It is the classic case of the mosquito purporting it can cure malaria!
Since the brazen pick pocketing of the people’s will in the past two elections, Zimbabwe was always a society pregnant with a new one.
The question is, does the military want to prepare the nation for a proper delivery of the baby or they intend to do caesarian, with them as doctors?
As we stand on the cusp of a new society, Zimbabwe’s army cannot pretend to play honest midwife in the birth of a new country. We all know their candidate; the baby they could fish from their pocket and pretend it is the baby the election has birthed!
The ouster of the strongman with the army at the forefront could be a cause for celebration but there is certainly need for caution. As president Tsvangirai said this week, we must adopt a roadmap for an expedient return to legitimacy and to constitutional order. The army may have assisted in removing Mugabe but there must be an urgent plan to return the country to legitimacy and to civilian authority.
It is only an agreed transitional mechanism with a specific mandate to deliver a free and fair election that may be trusted to play midwife in the birth of a new society.
We cannot entrust the army with that midwifery role. The army can only hand over to a professional midwife, in this case an agreed transitional body, just as the nyamukuta from the village should do upon arrival at a hospital.
The army should quickly wind up their project and place the running of the country in civilian hands. After all, a project is a task or a set of tasks executed over a fixed period of time within a defined schedule (Rondineli 1998).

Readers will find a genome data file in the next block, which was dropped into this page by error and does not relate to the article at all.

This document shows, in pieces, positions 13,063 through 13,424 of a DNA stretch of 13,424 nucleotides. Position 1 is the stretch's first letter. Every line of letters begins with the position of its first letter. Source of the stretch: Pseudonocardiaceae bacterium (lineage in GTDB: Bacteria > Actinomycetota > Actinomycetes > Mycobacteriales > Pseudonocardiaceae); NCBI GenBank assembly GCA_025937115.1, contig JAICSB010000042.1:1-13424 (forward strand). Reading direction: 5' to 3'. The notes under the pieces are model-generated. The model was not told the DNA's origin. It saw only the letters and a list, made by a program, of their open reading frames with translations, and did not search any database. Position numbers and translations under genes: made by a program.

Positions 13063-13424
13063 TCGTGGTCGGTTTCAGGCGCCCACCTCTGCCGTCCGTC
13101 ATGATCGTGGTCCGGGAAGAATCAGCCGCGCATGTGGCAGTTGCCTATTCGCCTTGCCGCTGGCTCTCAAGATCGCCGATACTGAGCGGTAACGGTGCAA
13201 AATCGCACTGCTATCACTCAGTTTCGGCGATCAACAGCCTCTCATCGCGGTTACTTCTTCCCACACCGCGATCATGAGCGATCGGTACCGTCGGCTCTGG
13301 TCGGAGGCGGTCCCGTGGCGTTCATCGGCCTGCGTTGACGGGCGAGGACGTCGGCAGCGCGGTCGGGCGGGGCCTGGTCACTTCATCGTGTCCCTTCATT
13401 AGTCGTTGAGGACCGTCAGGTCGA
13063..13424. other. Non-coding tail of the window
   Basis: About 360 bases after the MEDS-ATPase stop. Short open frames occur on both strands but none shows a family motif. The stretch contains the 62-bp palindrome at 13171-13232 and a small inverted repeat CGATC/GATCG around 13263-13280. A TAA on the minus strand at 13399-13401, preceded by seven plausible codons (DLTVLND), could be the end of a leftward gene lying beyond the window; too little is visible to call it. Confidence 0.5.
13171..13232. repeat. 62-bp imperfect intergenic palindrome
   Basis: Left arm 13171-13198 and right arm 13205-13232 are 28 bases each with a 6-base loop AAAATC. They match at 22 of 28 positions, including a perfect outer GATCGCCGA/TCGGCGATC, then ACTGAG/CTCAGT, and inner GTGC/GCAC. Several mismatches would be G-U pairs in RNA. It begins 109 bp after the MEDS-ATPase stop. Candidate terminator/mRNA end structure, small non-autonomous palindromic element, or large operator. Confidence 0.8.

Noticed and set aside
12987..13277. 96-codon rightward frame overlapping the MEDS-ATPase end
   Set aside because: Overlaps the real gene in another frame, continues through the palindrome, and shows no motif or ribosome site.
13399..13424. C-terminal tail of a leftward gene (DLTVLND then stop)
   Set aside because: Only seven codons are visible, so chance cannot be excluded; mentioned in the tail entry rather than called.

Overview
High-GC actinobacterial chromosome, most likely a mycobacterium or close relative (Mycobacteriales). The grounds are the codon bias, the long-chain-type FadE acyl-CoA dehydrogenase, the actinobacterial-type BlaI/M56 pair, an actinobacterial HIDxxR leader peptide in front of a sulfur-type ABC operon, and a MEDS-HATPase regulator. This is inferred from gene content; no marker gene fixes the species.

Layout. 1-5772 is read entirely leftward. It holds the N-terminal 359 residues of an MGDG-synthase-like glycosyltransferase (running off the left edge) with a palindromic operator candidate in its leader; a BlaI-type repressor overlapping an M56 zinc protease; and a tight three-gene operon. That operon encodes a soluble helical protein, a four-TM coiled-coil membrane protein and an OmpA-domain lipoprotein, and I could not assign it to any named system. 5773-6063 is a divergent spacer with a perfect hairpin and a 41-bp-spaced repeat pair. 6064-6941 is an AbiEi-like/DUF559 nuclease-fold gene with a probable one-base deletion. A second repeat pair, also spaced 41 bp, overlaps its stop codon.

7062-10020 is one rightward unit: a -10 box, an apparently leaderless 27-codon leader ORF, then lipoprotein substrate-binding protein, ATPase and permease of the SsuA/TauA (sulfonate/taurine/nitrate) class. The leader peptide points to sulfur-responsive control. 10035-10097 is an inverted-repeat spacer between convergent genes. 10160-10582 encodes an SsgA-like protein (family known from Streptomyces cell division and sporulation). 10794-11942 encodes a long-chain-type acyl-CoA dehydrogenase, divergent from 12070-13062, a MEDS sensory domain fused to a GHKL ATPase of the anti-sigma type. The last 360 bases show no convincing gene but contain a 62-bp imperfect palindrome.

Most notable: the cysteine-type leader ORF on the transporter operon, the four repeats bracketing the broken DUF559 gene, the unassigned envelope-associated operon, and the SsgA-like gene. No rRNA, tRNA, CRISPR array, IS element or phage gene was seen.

A project is temporary and the army certainly cannot take charge in perpetuity — ad infinitum, ad nauseam! There must be an urgent scaling down of this project, however necessary it may have been.
My brother, Mugabe’s spokesman, George Charamba, whose role had been usurped by Mugabe’s wife, is probably rubbing his hands with glee, awaiting a new political life in what he could be presuming to be a pending dispensation under the man given the mandate by the central committee. He has not bothered to tell the world what is really happening around his boss.
Seeing Charamba seated in the meeting with Mugabe, the military’s top brass and Zuma’s envoys, I was not sure on whose side he was. Given his political preferences as we are made to believe they stand now, and his public excoriation by Grace Mugabe the other day in Chinhoyi, his presence could have been a classic case of one who runs with the hare and hunts with the hounds. Was he on Mugabe’s side together with Mukonori, or he was in agreement with the guns?
As Mugabe struts what could be his last hours upon the political stage, let us prioritise both stability and democracy. It is easy to sacrifice democracy for stability but stability alone in our case will not endure.
The country needs to adopt a proper roadmap to legitimacy. That legitimacy can only come from a free and fair election and only a transitional mechanism with a specific mandate can be entrusted with ensuring the delivery of a credible election.
Meanwhile, Mugabe’s 10th — and probably his last — interface “rally” may turn out to be this ominous interface with his own army in which he is Commander-In-Chief.
Or maybe, judging by the tinge of stubbornness in his televised address is the proverbial cat about to snatch a ninth life?